DATA: Blue States Getting Redder and Red States Getting Redder

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October’s voter registration changes measured against last November continue to show Republican strength, almost across the board. Certainly in the “battleground” states, the Democrats are looking at a very bleak picture. A reminder that these are net changes—some states have seen voter registration increases, some decreases as rolls are purged—but the key is the net gain or loss of one party against the other. Also, keep in mind Virginia, Minnesota, Wisconsin, Michigan, Texas and Georgia, to name a few, do not register by party so it is impossible to track the changes in those states. However, with that in mind . . . .

*AZ Rs net +11,160
Both parties gained, and the Republican edge was down slightly from last look, but still holding very strong. So much for Arizona “going purple.” If this rate of changes holds, Arizona Republicans could have a net gain of an additional 25,000 voters by election time in 2018.

*CO Ds net +1298 This represents a continuation of the trend in Colorado that was surprisingly interrupted by a nearly flat month last period. It appears the Colorado Democrat march is back on track and, with Delaware and New Jersey, are the only real “battleground” states I’ve been tracking that is trending D. But only Colorado in the past several elections has truly been considered a battleground.

*DE Ds net +651
Delaware is an odd state in that both parties gained slightly, and the D gain of 651 is a small increase from last month.

*FL Rs net +61,857 Since the election, Republicans have seen a net shift of nearly 62,000 in their direction. This represents a further net gain of about 6,000 since my last report, meaning that Republicans are gaining ground at the rate of about 6,000 per month. If this were to hold through 2020, Florida would be a Republican state.

*IA Rs net +70,801 Democrats can pretty well forget about Iowa, a state Obama carried and George W. Bush lost. This massive level of change bodes extremely well for neighboring Wisconsin and Minnesota, where we cannot track these changes, but which have some of the same demographics.

*NC Rs net +61,752 This is up another 1,000 since last month, and shows the Tar Heel State continues to turn back to the Republican Party as the Democrats are losing significant registrations. When combined with the 2016 3% black voting shortfall, North Carolina presents another bleak picture for the Democrats in the near future.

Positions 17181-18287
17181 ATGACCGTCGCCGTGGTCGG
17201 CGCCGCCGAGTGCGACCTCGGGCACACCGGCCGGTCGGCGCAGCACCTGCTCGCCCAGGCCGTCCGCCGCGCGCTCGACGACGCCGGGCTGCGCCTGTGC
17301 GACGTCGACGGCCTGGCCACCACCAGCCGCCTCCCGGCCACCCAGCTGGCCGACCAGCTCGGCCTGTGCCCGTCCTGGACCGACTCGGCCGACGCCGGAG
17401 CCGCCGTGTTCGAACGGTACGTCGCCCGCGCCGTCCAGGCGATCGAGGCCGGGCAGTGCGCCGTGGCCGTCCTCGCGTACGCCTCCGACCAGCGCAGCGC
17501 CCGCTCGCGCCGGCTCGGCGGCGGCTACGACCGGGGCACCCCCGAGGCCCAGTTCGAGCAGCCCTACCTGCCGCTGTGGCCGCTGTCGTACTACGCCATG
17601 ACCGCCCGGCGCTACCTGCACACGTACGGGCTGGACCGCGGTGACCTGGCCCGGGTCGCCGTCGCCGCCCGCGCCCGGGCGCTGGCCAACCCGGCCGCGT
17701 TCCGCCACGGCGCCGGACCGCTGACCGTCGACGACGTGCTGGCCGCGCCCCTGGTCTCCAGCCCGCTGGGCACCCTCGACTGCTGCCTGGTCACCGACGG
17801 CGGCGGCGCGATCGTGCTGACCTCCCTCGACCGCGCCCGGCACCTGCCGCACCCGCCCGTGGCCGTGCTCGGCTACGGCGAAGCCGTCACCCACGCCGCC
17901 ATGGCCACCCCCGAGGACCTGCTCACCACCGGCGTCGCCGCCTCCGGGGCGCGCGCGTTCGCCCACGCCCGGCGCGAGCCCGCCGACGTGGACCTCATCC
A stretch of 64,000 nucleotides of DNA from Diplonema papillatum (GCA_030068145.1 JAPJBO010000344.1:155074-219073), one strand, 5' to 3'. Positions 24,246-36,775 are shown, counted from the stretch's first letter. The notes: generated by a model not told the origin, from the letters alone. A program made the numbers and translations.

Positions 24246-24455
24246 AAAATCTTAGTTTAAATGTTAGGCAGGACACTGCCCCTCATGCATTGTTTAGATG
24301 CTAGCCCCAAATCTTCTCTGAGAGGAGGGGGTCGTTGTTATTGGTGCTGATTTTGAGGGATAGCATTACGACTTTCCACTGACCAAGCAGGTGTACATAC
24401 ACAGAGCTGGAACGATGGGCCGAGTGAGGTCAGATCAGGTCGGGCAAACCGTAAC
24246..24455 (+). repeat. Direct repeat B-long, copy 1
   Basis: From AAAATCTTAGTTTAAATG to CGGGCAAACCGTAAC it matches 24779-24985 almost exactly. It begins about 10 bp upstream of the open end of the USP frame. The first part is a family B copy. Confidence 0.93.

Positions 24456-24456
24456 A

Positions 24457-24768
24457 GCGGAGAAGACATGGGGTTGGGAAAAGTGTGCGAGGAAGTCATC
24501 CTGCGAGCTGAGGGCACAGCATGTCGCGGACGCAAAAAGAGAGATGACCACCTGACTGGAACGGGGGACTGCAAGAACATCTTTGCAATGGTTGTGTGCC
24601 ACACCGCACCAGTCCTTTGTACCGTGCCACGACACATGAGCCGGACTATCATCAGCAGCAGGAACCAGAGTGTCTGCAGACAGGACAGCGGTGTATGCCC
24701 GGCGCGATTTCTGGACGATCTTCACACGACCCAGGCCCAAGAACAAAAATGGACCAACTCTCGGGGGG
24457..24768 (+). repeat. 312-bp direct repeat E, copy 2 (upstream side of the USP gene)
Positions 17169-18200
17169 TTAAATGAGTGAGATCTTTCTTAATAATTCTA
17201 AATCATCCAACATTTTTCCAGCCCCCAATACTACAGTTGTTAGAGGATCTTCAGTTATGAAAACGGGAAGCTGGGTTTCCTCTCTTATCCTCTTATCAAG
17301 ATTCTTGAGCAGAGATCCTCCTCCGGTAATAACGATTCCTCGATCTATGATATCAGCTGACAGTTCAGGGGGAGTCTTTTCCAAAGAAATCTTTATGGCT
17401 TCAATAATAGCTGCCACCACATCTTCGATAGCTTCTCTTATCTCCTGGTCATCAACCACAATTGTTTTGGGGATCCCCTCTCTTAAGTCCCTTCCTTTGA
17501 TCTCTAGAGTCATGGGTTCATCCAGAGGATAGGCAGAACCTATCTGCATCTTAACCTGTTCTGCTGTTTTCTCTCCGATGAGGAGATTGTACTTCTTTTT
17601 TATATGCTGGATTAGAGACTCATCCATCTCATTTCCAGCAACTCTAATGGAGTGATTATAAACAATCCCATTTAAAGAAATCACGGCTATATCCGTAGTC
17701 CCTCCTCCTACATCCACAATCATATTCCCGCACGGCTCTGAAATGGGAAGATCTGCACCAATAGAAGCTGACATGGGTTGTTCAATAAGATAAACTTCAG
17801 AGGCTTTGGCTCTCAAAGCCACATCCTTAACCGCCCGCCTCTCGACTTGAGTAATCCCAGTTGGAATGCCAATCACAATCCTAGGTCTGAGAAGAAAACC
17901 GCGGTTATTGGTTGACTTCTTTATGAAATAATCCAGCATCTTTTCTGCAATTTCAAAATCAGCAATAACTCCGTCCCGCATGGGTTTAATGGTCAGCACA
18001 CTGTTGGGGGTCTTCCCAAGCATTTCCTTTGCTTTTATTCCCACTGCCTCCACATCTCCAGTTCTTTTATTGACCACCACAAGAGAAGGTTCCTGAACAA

*NJ Ds net +14,000 This was a shocker, but I was reminded that there is a major Democrat voter registration drive on for the governor’s race. Last report had the Garden State closing quite a bit.

*NM Rs net +12,975 New Mexico continues its Republican trend, up 165 over last month. But every month has shown steady net Republican gains. Given that there likely won’t be a Gary Johnson in the race in 2020, New Mexico is absolutely in the toss up column right now, and by 2020 could be lean Republican.

*NV Rs net +8,338 Since the last report, Republicans gained another net 600. Yet another state where Republicans are slowly and steadily chipping away at the Democrat registration advantage, and another state where Johnson won’t be around to bail out the Democrat.

And the biggie:
*PA Rs net +109,101 Pennsylvania’s shocking march away from the Democrats is breathtaking: Democrats were down another 22,000 since last month and Republicans are surging. Once again, Pennsylvania’s numbers likely speak to Michigan.

And, a reminder that in my last report, NH was R net +6,511 and ME was R net +1,201.

In short, among the truly contested states in 2016, the only ray of hope for the Democrats is Colorado, and even there, the trends have flattened some. They have stabilized New Jersey and Delaware, but Republicans continue to gain significant ground in Arizona, New Mexico, Florida, North Carolina, Iowa, Nevada, and above all, Pennsylvania. If these trends continue through 2020, Florida would be have a slight Republican registration edge, North Carolina would be nearly even, and New Mexico would be close enough that it could never be taken for granted. Moreover, Pennsylvania and Iowa would be solid Trump states.

The remarkable thing about the Republican trending states is that they have moved steadily ever since last November, in almost every case without a single break. Democrats continue to lose voters, and they are not becoming independents. All of this appears to be due to Trump and Trump alone, as the Republican Party has not offered any reasons to embrace it.

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